Health In Focus
  • A wearable wristwatch technology tracks the heart’s electrical activity and notifies patients with atrial fibrillation of their heart rate status.
  • Placing a finger on the wristwatch tells the user if the heart rate is normal or indicative of atrial fibrillation.
  • This technology may help screen patients prior to scheduling electrical cardio-version procedures and avoid scheduling ones that are unnecessary.

A novel wristband technology and a corresponding smartwatch app displays the heart's electrical activity and notifies patients with atrial fibrillation of their heart rhythm, according to data presented at the American College of Cardiology's 67th Annual Scientific Session. The wearable technology tells the user if the heart rate is normal or indicative of atrial fibrillation. It helps patients know if they are having an acute episode which can drastically improve treatment and outcomes.

Atrial fibrillation and its management

Atrial fibrillation (AFib) is a type of heart rhythm disorder where the heart beats irregularly and often rapidly. During atrial fibrillation, the heart's upper chambers beat chaotically and out of coordination with the lower chambers of the heart. This condition increases a patient's risk for heart failure stroke and other heart-related complications. It affects about 9 percent of people over the age of 65 in the U.S alone.
Novel Smartwatch Technology to Help Track Heart Rate
Novel Smartwatch Technology to Help Track Heart Rate

Patients with AFib either choose to opt for a pacemaker or an implanted defibrillator to normalize the heart rhythm. However, these methods can be expensive and are invasive. Most patients choose for a scheduled electrical cardio-version, a procedure which applies an electric shock to the heart to restore normal rhythm. The procedure is often done under some type of sedation or anesthesia.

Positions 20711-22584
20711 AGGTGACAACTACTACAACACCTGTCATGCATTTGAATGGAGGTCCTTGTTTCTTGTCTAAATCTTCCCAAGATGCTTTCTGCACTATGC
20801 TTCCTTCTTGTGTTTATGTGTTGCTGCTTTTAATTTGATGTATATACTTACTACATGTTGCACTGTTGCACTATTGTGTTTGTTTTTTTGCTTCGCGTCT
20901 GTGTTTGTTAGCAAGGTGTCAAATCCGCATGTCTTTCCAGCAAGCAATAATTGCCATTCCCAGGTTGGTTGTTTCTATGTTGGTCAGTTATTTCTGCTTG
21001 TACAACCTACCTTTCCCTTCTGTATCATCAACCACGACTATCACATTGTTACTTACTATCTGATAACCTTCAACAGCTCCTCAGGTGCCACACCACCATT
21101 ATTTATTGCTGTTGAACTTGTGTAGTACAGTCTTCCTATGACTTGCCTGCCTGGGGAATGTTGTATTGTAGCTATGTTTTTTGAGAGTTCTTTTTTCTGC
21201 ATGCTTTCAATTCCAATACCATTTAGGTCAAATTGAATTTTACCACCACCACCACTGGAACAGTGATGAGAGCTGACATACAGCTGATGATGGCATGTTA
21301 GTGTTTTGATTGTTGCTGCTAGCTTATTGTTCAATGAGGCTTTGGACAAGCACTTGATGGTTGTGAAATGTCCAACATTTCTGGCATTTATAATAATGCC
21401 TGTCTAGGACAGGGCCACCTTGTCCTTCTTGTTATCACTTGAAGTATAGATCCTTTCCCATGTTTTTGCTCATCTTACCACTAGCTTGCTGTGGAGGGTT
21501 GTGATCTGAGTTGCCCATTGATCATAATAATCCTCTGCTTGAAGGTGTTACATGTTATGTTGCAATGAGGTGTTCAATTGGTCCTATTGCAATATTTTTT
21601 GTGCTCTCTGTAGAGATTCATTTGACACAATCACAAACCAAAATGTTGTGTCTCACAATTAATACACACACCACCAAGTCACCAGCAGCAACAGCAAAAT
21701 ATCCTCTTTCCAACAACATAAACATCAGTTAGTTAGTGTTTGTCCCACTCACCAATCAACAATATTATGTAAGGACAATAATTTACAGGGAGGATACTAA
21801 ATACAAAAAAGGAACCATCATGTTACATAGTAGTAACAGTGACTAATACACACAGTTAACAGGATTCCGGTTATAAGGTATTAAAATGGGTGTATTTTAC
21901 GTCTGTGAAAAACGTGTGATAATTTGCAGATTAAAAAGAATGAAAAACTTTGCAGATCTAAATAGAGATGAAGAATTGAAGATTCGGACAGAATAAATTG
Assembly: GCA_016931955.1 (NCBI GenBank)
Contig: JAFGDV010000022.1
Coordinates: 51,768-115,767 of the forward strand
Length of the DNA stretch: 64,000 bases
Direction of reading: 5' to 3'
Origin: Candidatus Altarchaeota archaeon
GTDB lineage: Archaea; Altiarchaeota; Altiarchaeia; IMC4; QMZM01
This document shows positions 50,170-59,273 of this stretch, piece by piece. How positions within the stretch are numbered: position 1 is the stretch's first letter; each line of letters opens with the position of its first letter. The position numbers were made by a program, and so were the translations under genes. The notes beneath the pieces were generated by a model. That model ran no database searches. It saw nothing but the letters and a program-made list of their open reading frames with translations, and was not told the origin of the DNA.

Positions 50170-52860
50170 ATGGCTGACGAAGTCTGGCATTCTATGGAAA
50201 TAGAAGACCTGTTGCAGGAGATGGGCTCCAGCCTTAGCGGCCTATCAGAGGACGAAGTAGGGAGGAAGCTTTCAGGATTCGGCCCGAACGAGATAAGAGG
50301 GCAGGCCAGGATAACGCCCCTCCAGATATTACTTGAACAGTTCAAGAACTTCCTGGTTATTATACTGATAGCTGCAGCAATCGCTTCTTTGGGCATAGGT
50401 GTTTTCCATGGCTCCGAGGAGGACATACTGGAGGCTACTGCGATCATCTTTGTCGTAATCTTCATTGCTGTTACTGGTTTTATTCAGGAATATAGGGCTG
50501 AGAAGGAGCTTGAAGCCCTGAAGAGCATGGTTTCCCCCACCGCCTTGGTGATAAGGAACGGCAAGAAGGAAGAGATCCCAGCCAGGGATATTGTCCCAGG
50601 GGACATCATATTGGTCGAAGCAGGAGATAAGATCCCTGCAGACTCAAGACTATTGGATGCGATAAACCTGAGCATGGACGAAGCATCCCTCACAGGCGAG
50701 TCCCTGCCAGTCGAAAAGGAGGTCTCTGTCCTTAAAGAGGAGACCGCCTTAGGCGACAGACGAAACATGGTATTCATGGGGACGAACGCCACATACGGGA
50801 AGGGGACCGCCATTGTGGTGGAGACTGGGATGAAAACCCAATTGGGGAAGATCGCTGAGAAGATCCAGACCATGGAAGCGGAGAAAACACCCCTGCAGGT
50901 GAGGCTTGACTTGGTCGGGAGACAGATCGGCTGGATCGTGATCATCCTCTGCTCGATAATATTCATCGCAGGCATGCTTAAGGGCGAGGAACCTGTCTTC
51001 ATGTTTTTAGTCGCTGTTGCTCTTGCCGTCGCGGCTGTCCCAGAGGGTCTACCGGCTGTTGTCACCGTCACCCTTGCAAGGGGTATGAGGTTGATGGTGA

Why it is better than a heart rate monitor

  • Records even a single lead electrocardiographic (ECG) tracing, allowing the user to visualize the heart's electrical activity, including the rate and regularity of heartbeats.
  • At any time, the patient can place a finger on a spot on the wristband and the smartwatch algorithm will instantaneously tell the reader about the heart rhythm; if it's normal, indicative of AFib or undetermined. In case of undetermined readings, coupling it with physician's review could reliably differentiate between AFib and normal heart rhythm.
  • It is cost effective when compared to pacemakers and implantable defibrillators.

Study overview

"Our patients are exposed to a growing number of health care devices that are available for purchase without a prescription. What we don't know is if these devices provide meaningful clinical information that patients and their physicians can interpret and use effectively," said Joseph Bumgarner, MD, an electrophysiology fellow at Cleveland Clinic and the lead author of the study. "Our study is the first to assess how accurately a wearable smartwatch device can identify AFib or normal sinus rhythm compared to a standard 12-lead ECG as is often done in the clinic."

The study enrolled 100 patients aged 68 years on average with AFib who consecutively presented for a scheduled electrical cardio-version. People who had a pacemaker or implanted defibrillator were excluded from the study.

Each participant was given a smartwatch equipped with the wristband technology and coached on how to use it. The participants also underwent a standard ECG. The team then compared the automated smartwatch interpretations with the physician-reviewed standard ECG and cardiologists determined how accurate the wristwatch readings were.

Study findings

  • When the algorithm was able to provide a diagnosis (normal heart rate or AFib), it detected AFib with 93 percent sensitivity and 84 percent specificity.
  • 34.9% of the readings from the watch were classified as an undetermined. When these non-interpretable readings were coupled with a physician's review, AFib was correctly diagnosed with 100 percent sensitivity and 80 percent specificity.
"Out of the box, the smartwatch band and its algorithm were very good at identifying AFib, but when coupled with a physician's interpretation of the recording [as it should be used], it became even more clinically useful," Bumgarner said. "Its accuracy was comparable to the standard 12-lead ECG that we use in our clinic every day."

References :
  1. ECG on smartwatch accurately detects AFib - (
Source: Medindia

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